New Underground Exploration And Mining Programme

Published: Tue 23 Aug 2011 10:04 AM
Media Statement
For Immediate Release
23 August 2011
New Underground Exploration And Mining Programme Could Extend Mining Operations To 2020
Newmont Waihi Gold has today announced a new programme of underground exploration and possible mining in Waihi that may extend gold and silver mining operations to 2020 and beyond.
The programme, named Golden Link, comprises two parts:
1. Martha Exploration Project, a small underground exploration programme located entirely within the existing Martha mining licence area and the pit rim. This will require a variation to the existing Martha mining licence; and
2. Correnso, a potential underground mine in Waihi East which, if it proceeds, would replace the existing underground Favona and Trio mines. This will require consents under the Resource Management Act to go ahead.
Newmont Waihi Gold General Manager Glen Grindlay said ongoing exploration activities had indicated promising deposits of gold and silver.
The programme was important to the local community and wider New Zealand.
"Gold mining is a significant contributor to the local and national economies through money that goes back into the community and through taxes, employment and training," Mr Grindlay said.
"This programme would ensure the continuation of employment for those 700 people employed directly or indirectly by the current exploration and mining operations, as well as the sustainability of the local economy, including businesses, schools and social services."
Mr Grindlay said the company's community investment programme would also continue for the life of the programme.
Mr Grindlay said the Golden Link programme may be daunting for some residents but modern underground mining techniques meant there would be little environmental effect.
"Newmont Waihi Gold has an excellent environmental track record and our performance is closely monitored by independent agencies. We have successfully operated an underground mine near residential areas in Waihi for seven years and have in place a number of programmes to minimise and mitigate any adverse effects."
The Martha Exploration Project involves the construction of an underground exploration decline (tunnel) within the north wall of the pit. There will be two portals (entrances). The project is expected to operate until the end of 2014 and will determine the feasibility of an underground mine at Martha.
Should the Correnso proposal proceed, underground mining would occur at considerable depth below some properties in Waihi East. The mining would occur in blocks starting at the bottom of the ore body, which is 350 metres below the surface, and working up to the top of the ore body, at approximately 130 metres below the surface.
As a comparison, the Auckland Harbour Bridge is just over 64 metres tall, so the closest any workings would be to the surface is approximately the height of two Auckland Harbour Bridges stacked on top of each other.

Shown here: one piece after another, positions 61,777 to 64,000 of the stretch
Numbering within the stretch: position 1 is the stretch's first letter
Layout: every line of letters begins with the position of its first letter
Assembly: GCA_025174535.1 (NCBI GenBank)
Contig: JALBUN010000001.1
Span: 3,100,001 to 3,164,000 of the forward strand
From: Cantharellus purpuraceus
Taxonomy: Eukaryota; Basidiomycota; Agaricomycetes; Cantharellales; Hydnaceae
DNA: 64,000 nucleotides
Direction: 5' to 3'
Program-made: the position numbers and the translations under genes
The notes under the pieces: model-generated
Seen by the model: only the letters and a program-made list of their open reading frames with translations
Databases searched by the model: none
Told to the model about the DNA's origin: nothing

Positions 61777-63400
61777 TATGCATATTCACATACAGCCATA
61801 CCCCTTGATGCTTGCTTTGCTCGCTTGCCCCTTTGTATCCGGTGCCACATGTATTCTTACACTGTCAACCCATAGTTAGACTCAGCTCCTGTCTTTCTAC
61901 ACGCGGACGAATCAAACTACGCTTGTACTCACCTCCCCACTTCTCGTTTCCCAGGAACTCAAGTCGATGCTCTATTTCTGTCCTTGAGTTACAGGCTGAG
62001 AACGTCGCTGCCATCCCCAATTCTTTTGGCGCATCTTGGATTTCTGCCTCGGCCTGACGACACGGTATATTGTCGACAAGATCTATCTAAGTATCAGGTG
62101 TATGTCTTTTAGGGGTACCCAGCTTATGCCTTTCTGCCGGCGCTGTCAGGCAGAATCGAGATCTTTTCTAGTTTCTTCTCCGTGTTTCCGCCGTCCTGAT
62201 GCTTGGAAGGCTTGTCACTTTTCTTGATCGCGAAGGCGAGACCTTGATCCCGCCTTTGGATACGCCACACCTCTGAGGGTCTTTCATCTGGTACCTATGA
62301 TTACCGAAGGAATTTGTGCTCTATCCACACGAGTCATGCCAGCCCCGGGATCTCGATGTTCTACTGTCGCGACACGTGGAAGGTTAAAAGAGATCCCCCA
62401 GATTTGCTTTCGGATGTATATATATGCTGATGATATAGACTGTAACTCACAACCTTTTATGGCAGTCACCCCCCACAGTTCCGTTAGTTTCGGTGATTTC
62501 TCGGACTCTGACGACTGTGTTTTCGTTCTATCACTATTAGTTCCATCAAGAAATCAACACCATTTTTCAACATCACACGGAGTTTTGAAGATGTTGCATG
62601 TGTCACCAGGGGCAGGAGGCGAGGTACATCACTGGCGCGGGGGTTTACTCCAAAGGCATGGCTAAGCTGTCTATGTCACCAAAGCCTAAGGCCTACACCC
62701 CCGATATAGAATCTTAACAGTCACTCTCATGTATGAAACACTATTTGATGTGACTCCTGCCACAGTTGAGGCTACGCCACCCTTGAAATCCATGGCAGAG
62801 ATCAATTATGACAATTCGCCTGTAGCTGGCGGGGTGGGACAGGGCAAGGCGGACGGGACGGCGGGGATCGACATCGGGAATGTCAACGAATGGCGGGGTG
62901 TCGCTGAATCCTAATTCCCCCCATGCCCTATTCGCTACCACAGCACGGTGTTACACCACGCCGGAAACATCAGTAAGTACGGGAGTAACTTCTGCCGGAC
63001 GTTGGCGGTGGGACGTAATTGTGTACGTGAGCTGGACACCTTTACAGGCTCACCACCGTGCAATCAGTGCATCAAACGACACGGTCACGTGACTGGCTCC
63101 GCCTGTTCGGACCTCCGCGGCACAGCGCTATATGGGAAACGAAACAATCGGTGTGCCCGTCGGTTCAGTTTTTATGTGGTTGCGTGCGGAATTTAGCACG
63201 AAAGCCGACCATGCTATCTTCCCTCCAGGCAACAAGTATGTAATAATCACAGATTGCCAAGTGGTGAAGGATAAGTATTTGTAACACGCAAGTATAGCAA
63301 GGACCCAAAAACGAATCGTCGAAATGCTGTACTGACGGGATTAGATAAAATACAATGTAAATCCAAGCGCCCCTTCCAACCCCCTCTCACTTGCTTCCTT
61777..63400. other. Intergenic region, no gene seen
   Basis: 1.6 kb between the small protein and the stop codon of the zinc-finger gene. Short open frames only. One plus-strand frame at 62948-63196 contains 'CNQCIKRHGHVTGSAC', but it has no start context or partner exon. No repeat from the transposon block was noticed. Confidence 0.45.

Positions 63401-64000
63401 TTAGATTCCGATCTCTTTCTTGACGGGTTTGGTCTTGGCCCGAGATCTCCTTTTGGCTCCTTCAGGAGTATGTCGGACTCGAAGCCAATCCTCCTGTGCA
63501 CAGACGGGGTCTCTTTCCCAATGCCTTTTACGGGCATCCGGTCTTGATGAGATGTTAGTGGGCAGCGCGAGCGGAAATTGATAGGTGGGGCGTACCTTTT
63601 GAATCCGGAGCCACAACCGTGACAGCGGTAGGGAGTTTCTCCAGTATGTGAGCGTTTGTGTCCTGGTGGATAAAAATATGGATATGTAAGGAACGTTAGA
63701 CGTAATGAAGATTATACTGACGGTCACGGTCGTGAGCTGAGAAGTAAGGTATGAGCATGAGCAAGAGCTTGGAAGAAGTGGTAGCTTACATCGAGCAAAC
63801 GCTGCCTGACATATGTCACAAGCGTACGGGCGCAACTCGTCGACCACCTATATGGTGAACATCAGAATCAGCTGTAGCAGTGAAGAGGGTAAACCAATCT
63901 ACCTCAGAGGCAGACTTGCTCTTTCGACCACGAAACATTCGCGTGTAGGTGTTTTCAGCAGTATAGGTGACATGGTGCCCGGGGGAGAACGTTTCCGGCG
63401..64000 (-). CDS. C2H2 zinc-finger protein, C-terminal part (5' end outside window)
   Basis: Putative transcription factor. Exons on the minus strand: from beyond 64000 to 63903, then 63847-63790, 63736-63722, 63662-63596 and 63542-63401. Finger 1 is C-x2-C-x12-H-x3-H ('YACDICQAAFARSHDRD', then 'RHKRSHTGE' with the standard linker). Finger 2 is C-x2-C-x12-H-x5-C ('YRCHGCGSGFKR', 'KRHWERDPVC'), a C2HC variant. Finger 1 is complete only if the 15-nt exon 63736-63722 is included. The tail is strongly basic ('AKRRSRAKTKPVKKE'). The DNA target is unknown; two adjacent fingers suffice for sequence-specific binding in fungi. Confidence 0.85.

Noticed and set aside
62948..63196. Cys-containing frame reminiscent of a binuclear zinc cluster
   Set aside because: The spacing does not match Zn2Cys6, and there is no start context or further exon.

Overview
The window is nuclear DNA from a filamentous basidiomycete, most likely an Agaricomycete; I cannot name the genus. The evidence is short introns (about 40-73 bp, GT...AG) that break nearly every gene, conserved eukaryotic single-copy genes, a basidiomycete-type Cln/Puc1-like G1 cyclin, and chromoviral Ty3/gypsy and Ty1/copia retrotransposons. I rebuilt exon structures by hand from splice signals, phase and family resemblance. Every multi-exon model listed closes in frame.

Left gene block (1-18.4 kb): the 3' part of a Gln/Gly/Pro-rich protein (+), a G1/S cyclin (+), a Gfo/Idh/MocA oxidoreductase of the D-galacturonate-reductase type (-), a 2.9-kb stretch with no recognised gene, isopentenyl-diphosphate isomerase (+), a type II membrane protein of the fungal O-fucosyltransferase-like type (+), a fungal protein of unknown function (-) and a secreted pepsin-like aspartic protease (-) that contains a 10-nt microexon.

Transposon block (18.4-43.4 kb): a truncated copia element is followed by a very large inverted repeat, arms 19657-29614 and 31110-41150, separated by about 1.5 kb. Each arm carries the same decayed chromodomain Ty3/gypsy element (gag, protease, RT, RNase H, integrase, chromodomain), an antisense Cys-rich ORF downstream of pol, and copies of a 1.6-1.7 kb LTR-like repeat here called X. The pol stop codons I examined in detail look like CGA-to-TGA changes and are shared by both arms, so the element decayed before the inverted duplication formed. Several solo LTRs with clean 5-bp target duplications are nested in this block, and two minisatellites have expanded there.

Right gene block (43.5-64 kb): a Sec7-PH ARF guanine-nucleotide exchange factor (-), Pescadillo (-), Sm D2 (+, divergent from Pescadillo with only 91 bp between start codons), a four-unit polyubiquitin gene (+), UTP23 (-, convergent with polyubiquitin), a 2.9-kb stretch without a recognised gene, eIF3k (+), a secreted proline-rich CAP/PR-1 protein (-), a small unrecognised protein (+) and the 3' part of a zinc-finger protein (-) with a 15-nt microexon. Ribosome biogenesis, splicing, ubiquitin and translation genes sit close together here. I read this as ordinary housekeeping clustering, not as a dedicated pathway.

This type of modern mining involves mining from the bottom up and mined-out areas (stopes) are filled before the next level is accessed. Filling provides lasting stability and means no large holes are left behind. There is no potential for ground surface instability.
Mr Grindlay said the people and organisations potentially affected by the Golden Link Programme are in Waihi East and close to the northern perimeter of the Martha open pit.
"During the coming weeks we will be going out to talk to the people of Waihi East and close to the northern perimeter of the Martha open pit about the proposals. We want to make sure they have the information they need and we want to listen to their views. We are also opening a Golden Link Information Office in Waihi's main street, which will be staffed daily and Saturday mornings."
The company would be discussing some of the ways it could support the community during any mining activity with a focus on giving people choices and maintaining and increasing property values in the area.
Newmont Waihi Gold would also continue to offer its Amenity Effect Programme (AEP) payments to support people in the areas closest to the operations. The AEP was voluntarily set up by Newmont Waihi Gold in recognition that, although the company operates within strict consent limits, some residents close to the mines may, from time to time, still experience some effects from the operations. Last year qualifying residents received payments ranging from $250 to $3000 for a six-month period.
Following a period of consultation and further investigation, Newmont Waihi Gold expects to lodge Resource Management Act applications for the Correnso mine with the Hauraki District Council and Waikato Regional Council in early 2012. The
applications will seek to address feedback from the community gained during our consultation period. If approved, construction of the Correnso Mine is expected to start in mid 2013.

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